KOHEN – 7 p’sukim (33:1-7)
The Torah announces the blessing of Moshe to the people, shortly before he dies. He begins by telling them that G-d gave us the Torah (after having offered it to other nations – Rashi’s interpretation of these verses) and He has a very special relationship with us because of it.
Moshe has taught us Torah, our Heritage; G-d is our King.
The Baal HaTurim points out that there are two things that are called MORASHA – Torah and Eretz Yisrael. The connotation of the word MORASHA (usually translated as Heritage) is that it is given to you but you must work at earning it and keeping it. We were given both, but we cannot be lazy about either Torah or Eretz Yisrael, lest we lose either or both, G-d forbid.
G’matriya – maybe the most famous one – This verse is cited in the famous Talmudic source for the existence of 613 mitzvot in the Torah. The verse says that Moshe taught us TORAH = 400+6+200+5 = 611 mitzvot, and the other 2 were heard directly from G-d (this based on the description of the events at Sinai – namely, that G-d began presenting the Aseret HaDibrot directly to us and after ANOCHI and LO Y’H’YEH L’CHA the people panicked and were afraid to hear G-d’s Voice directly.
Next is Moshe’s blessings to REUVEN and YEHUDA. Reuven is blessed with life in this world and the next, and with always being counted. Yehuda is likewise blessed, with the additional blessing of great strength and G-d’s help in fighting on behalf of his brethren.
(Some see the word SHMA in Yehuda’s blessing as an allusion to SHIMON – same root – since he is otherwise not mentioned among the blessings. The other possibility is that Moshe omitted Shimon because of the Zimri fiasco.)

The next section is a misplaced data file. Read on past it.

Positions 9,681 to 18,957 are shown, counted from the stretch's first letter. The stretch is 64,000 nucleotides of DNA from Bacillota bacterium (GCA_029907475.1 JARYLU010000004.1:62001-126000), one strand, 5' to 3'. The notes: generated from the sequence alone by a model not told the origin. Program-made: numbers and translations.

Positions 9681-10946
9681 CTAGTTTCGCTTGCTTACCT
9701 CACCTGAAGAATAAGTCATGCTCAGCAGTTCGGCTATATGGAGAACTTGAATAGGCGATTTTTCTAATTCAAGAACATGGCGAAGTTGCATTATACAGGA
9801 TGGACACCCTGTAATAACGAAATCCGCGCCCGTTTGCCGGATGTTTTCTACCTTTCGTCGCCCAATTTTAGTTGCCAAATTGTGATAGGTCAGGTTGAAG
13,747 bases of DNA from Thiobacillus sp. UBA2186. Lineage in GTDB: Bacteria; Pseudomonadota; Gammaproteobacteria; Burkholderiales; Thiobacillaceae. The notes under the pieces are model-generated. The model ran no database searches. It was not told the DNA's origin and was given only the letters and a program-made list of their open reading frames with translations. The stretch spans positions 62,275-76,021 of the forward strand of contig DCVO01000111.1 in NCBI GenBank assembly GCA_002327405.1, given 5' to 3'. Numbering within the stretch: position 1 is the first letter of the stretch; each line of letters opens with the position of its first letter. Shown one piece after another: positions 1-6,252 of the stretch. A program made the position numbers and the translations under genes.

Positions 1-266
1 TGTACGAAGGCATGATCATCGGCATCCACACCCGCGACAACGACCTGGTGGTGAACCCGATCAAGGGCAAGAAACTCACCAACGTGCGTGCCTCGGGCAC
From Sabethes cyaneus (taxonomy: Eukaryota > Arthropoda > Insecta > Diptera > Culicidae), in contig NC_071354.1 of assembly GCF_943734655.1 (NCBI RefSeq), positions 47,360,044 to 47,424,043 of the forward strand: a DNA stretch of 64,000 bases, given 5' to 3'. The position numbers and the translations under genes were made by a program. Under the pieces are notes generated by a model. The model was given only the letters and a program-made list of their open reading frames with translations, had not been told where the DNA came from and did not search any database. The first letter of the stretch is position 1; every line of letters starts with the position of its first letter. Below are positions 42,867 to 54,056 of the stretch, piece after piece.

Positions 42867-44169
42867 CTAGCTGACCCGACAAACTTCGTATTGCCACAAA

LEVI – 5 p’sukim (33:8-12)
LEVI is blessed for their service to G-d in the Beit HaMikdash as Kohanim and Levi’im. He/they are also praised for not participating in the Sin of the Golden Calf. The tribe of Levi were to be the teachers of Torah to Israel. They were also blessed to be given great strength.
Then comes the bracha to BINYAMIN, who is called by the beautiful name – YEDID HASHEM, the beloved of G-d.
‘Rashi explains that Levi and Binyamin are next to each other in the Blessings because Levi did the service in the Beit HaMikdash and it was on Binyamin’s territory that the Beit HaMikdash was built. Yosef follows, because of the Mishkan in Shilo that was in his allotment. Binyamin is before Yosef, because Yerushalayim is more precious to HaShem than Shilo. Levi is first. Fits with the B’ha’alot’cha-Nesi’im connection.
SH’LISHI: 5 p’sukim (33:13-17)
This whole portion is the blessing to YOSEF. These tribes (remember that Yosef is Efraim and Menashe) are blessed with prosperity and leadership.
R’VI’I – 4 verses (33:18-21)
YISSACHAR and ZEVULUN are blessed together – and they remained “partner tribes” with scholarship and success in (sea) commerce. There is allusion to the famous partnership between these two tribes, with Yissachar studying Torah and Zevulun supporting their brothers, and receiving equal reward and credit.
GAD’s blessing contains reference to his having taken the first part of the Land and of having treaures (possibly the burial place of Moshe Rabeinu) in its territory.
CHAMISHI: 5 verses (33:22-26)
DAN is likened to a young lion in his bracha.
NAPHTALI is blessed with great prosperity and/or great contentment in what it receives.
And finally, ASHER is blessed with great numbers and prosperity.
The final verse of this portion returns to the praise of G-d that began the portion of Moshe’s blessings.
Some shuls have the custom of calling to the Torah the senior member of the congregation or another elderly gentle man deemed worthy of the honor to the final Aliya (not counting the Chatanim or Maftir) of the final round of readings. He is called “together with all young boys (those not receiving their own Aliya) – KOL HA’N’ARIM. A CHUPA is made over the Shulchan with a large Talit and the young lads are to join with the Oleh in reciting the brachot. The one so honored usually (but by no means always) sponsors the bags of goodies for the youngsters in shul.
CHATAN TORAH 15 verses (33:27-34:12)
An elaborate calling up passage is sing- songed (or is it sing-sung) by the Gabbai, calling the Chatan Torah to the Torah for the completion of the sedra of VZOT HABRACHA, the book of D’VARIM, and the whole Torah. The honor is by merit in some shuls – a diligent worker for the community, and is “purchased” with a large pledge in others. Some shuls auction off the special honors of Simchat Torah. Others use a random drawing among members to avoid jealousy.